KRW LAW LLP represents a number of women who were resident in Mother and Baby Homes across Ireland, North and South. Some of these women were forced to adopt their babies. Some of these women were forced into working in Magdalene Laundries and industrial schools. Many children, boys and girls, were separated from their parents and placed in industrial schools.


The recent publication of the Report of the Committee of Investigation in Dublin and the research commissioned by the Inter-Departmental Working Group in Belfast served only to underscore the human rights deficit in the approaches of the administrations in both jurisdictions to this issue. Both processes – specifically the engagement with victims and survivors – were criticised by human rights agencies including the United Nations and survivor groups.


Today KRW has sent substantial submissions to the Irish Government and the Stormont Executive setting out what needs to happen going forward: an investigation conducted in accordance with human rights standards with the effective participation of victims and survivors.


Separate submissions have been made to Dublin and Belfast and a joint submission has been sent to both administrations requesting a cross-border human rights compliant investigation. This submission has been sent to the UN, the EU Human Rights Commissioner and the European Committee on the Prevention of Torture. Additionally, this submission has been sent to Amnesty International and the Irish Council for Civil Liberties.


Any investigation much include examining forced adoption, slavery, forced disappearance, the medical procedure of symphysiotomy, forced vaccination and mass burials.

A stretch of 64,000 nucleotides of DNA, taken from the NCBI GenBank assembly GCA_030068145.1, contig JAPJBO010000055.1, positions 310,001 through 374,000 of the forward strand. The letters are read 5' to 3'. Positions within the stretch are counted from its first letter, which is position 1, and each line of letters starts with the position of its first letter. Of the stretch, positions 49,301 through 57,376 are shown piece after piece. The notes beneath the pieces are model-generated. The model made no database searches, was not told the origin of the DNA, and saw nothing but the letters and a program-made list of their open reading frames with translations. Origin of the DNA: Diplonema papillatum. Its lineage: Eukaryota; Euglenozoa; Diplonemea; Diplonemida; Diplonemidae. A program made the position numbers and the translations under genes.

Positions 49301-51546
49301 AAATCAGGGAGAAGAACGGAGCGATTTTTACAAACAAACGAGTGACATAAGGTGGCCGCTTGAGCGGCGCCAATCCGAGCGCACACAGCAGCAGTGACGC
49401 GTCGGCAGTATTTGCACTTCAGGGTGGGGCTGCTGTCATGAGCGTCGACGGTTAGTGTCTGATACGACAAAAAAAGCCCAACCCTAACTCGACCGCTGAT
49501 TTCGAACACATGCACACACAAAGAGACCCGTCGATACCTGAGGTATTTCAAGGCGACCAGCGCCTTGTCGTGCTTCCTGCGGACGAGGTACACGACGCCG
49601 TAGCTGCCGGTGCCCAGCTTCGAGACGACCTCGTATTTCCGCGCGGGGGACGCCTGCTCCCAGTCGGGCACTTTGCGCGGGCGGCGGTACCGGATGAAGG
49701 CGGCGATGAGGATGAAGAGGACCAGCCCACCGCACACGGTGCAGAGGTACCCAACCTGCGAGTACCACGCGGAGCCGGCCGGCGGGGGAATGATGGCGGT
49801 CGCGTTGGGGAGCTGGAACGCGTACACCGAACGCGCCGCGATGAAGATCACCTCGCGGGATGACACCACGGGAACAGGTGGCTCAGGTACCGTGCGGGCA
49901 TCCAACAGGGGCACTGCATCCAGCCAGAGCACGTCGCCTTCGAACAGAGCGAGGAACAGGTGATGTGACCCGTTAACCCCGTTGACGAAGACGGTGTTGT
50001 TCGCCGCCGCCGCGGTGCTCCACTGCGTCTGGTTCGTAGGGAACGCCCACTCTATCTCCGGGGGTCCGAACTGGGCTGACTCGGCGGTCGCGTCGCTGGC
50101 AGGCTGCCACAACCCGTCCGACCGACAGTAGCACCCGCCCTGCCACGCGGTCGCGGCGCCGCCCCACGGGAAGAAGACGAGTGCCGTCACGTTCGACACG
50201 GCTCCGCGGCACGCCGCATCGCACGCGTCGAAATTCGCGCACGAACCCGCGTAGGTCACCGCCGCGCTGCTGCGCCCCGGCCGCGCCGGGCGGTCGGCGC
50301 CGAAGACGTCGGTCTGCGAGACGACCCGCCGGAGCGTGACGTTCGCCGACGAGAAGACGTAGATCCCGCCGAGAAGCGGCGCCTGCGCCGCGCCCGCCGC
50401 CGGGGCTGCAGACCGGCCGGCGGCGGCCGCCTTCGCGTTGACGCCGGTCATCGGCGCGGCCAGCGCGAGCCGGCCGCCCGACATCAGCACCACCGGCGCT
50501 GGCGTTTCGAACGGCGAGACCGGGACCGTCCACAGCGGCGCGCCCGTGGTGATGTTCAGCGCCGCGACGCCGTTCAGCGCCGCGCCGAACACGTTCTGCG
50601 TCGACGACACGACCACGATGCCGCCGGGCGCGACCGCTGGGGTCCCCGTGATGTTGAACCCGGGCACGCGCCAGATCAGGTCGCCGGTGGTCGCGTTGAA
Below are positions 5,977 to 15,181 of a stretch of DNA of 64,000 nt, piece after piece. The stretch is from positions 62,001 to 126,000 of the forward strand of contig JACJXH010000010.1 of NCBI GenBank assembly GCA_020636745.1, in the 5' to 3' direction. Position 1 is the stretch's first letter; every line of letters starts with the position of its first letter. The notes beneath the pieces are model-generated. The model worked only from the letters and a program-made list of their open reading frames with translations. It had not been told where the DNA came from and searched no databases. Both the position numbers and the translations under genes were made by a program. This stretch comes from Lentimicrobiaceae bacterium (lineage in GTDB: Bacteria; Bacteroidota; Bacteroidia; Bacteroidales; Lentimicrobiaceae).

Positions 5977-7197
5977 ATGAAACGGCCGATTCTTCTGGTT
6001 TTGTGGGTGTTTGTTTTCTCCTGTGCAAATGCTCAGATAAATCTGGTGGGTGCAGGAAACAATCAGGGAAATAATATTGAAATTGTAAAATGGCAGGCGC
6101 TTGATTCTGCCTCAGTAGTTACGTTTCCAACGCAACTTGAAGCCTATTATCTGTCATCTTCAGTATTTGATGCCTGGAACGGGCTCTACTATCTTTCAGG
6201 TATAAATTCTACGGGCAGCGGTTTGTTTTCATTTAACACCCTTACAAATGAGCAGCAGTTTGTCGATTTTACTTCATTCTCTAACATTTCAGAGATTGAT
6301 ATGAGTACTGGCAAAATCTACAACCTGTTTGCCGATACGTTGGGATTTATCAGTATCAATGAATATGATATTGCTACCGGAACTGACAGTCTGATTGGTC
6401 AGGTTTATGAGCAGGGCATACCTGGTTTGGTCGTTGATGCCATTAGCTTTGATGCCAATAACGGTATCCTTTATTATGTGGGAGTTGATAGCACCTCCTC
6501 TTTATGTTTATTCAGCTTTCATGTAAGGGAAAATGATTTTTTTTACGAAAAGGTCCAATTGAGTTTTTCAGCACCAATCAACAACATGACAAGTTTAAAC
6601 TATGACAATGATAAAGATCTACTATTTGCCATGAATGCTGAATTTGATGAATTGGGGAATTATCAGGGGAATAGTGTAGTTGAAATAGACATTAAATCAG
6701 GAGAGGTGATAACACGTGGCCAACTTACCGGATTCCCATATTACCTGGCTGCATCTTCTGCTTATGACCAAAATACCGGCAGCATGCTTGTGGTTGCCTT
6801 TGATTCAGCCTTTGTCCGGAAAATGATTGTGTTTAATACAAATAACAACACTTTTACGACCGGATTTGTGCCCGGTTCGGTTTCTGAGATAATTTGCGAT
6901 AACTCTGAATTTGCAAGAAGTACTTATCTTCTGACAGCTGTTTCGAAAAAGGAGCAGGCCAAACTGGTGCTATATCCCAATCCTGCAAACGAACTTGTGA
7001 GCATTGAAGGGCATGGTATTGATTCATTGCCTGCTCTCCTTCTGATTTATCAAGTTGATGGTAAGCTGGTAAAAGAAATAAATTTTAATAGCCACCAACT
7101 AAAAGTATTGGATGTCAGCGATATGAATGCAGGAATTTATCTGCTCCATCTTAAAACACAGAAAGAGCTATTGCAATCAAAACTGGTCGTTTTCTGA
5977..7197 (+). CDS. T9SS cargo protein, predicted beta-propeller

It must examine inter alia complicity and impunity between state and church, the state with funded and ‘regulated’ these barbaric institutions and the church which was responsible for their operation.


These institutions operated with scant regard to the border and therefore there must be cross-border co-operation in any investigation as demanded by European human rights jurisprudence.


We have also offered to engage with the recently established Truth Recovery Design Panel in Belfast charged with developing the Terms of Reference for a programme of redress.


Owen Beattie, Associate Solicitor, KRW said:


“Investigations to date into the scandal of Mother and Bay Homes, Magdalene Laundries and industrial schools have been woefully inadequate in terms of human rights compliance. Moving forward we are urging a fully human rights compliant investigation with the effective participation of victims and survivors, as broad as necessary and with aim of ventilating a right to truth and establishing a scheme of redress which addresses the needs of those victims and survivors.”